These days Linnea Lindstrom holds the position of executive director of the Mystic Chamber of Commerce, but at one time in her life she was struggling and in debt after a difficult divorce, with no family to turn to for support.

While she was not physically abused in her marriage, Lindstrom vividly remembers all the obstacles and hardships of those times and has now created in her region a service designed to match women who are victims of domestic violence with employers sympathetic to their scheduling and child care conflicts.

"We've often heard that anyone who wants to work already has a job, but this statement is untrue," said Lindstrom. "There are women out there who would love to get a job but can't get through these obstacles."

The service in this old whaling port is called the Quay program, borrowing the nautical term for a safe place for a boat to berth and signifying the safe landing Lindstrom wants domestic violence victims to have when leaving a harmful relationship.

Mary Mcinerney, associate executive director of the Connecticut Coalition Against Domestic Violence, said domestic violence victims face several obstacles to finding a job when leaving an abusive partner.

"Probably the first big barrier to anything else is this person has been living in isolation and doesn't know what's out there (for help)," Mcinerney said. "Leaving abusive situations may often mean losing your ability to work. The whole world thinks that once you step out of that, you are OK. But it takes time to recover."

Mcinerney painted a grim picture of the obstacles faced by women who leave abusive relationships. The batterer may not have allowed the woman to gain valuable skills necessary for a job, she said. The abuser also may damage the woman's vehicle, forcing her to find other means of transportation, or may harass her with threatening calls or stalk her once she does land a job. And because of the isolation, the woman may not know where to turn for child care.

Victims often feel too uncomfortable or afraid to tell their employers about their predicaments, which makes it difficult for them to keep their jobs, Mcinerney said.

"If you are getting lots of phone calls at work, how does that look in the office?" Mcinerney asked. "Employers who are sensitive to the issue will help get them through. But how many (employers) are willing to go the whole way?"

Mcinerney said she has not heard of any other program like Quay in Connecticut. But some corporations, such as Polaroid, do go out of their way to accommodate victims of domestic violence, she said. For instance, Polaroid will allow an employee who is harassed or stalked at work to transfer to a branch in another area.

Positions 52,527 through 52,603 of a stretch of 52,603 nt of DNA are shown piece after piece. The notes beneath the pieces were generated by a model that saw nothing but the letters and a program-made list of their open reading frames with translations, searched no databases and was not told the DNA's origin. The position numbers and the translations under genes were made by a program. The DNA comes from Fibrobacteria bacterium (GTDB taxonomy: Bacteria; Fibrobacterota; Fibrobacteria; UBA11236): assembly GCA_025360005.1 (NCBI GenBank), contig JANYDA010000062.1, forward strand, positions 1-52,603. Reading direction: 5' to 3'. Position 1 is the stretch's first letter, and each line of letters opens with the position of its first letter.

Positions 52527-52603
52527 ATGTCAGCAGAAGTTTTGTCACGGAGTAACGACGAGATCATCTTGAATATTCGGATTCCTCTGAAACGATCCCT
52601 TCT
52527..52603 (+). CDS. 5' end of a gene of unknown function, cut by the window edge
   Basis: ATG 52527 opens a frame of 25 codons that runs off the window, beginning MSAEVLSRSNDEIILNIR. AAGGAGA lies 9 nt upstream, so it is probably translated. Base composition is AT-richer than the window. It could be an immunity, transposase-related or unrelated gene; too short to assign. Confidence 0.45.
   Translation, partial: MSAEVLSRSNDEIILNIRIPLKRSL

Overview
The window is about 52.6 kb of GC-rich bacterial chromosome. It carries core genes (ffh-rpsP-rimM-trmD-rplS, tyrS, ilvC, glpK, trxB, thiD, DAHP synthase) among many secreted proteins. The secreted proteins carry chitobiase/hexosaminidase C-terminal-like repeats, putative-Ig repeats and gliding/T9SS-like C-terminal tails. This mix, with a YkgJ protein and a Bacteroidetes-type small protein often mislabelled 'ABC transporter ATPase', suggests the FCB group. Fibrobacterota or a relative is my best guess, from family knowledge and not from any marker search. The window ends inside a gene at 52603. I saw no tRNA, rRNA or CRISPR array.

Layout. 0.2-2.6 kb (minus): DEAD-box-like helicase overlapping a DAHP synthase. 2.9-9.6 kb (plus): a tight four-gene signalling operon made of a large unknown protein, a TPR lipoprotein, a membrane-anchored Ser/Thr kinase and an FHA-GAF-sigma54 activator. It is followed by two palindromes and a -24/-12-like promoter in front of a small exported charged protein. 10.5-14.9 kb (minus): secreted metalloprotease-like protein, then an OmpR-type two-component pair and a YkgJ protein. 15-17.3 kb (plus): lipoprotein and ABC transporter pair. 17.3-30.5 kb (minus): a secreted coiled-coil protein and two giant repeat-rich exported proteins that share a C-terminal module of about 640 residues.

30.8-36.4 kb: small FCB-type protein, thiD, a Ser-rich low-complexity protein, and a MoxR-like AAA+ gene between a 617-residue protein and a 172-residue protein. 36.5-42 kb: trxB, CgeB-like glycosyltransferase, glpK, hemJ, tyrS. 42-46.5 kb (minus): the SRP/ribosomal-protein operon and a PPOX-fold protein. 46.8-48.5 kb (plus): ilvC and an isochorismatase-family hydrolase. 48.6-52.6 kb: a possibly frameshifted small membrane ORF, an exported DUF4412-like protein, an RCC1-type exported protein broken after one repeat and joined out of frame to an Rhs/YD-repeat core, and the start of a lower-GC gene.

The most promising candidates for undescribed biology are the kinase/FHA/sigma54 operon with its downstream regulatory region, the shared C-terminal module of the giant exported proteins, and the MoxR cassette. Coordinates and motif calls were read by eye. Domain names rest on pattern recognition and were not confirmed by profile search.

In fiscal year 1999-2000, the Connecticut Coalition Against Domestic Violence helped 36,281 women in 18 domestic violence shelters across the state. Coalition members say this number does not include thousands of domestic violence victims who are treated at hospitals, seek help from police or never publicly disclose their situations.

Since it began in March, just one local woman has benefited from Quay. But Lindstrom is convinced that Renee Wells' testimony is sure to inspire others so that at least a handful of women are helped each year.

Extreme low esteem left Wells, who lives in nearby Waterford, with little courage to search for employment. But the Southeastern Connecticut Women's Center in New London referred her to Quay, and she soon took a job at the Holiday Inn in New London.

Wells' struggles did not end there. In her first week at work, the mother of two learned she had to take time off to have her gall bladder removed. Lindstrom said domestic violence victims often lack the confidence to ask for sick days, even in emergency situations, and would rather quit than make the request.

To make matters worse, when Wells returned to work after surgery, she missed a few days of work again when the court date for her final divorce proceedings kept being rescheduled. She also had difficulty finding child care, and she had to wait six weeks before the state subsidized her children's day care.

Throughout Wells' ordeal, her manager, Mike Harrison, supported her.

"Special concessions were made to accommodate her employment that we were happy to make," Harrison said. "The program is a win-win for everybody. It helps the young lady in whatever situation she's in, and it also benefits the hotel."

Harrison said the hotel was grateful for the referral because it needed workers to help with the busy summer season.

In addition to the Holiday Inn, five other employers from the chamber have officially joined Quay, including Mystic Color Lab, Residence Inn, Days Inn and Comfort Inn, all of Mystic, and Hi-Tech Profile in Pawcatuck.

Low unemployment rates in southeastern Connecticut have many businesses struggling to find workers, Lindstrom said, and Quay is one small way to help meet that demand.

Meanwhile, Harrison said Wells recently left the hotel for a more convenient and higher-paying job. She was making $6.50 per hour.

"Even if we help only one woman get back on her feet, it will be successful, and we've done that already," Lindstrom said.

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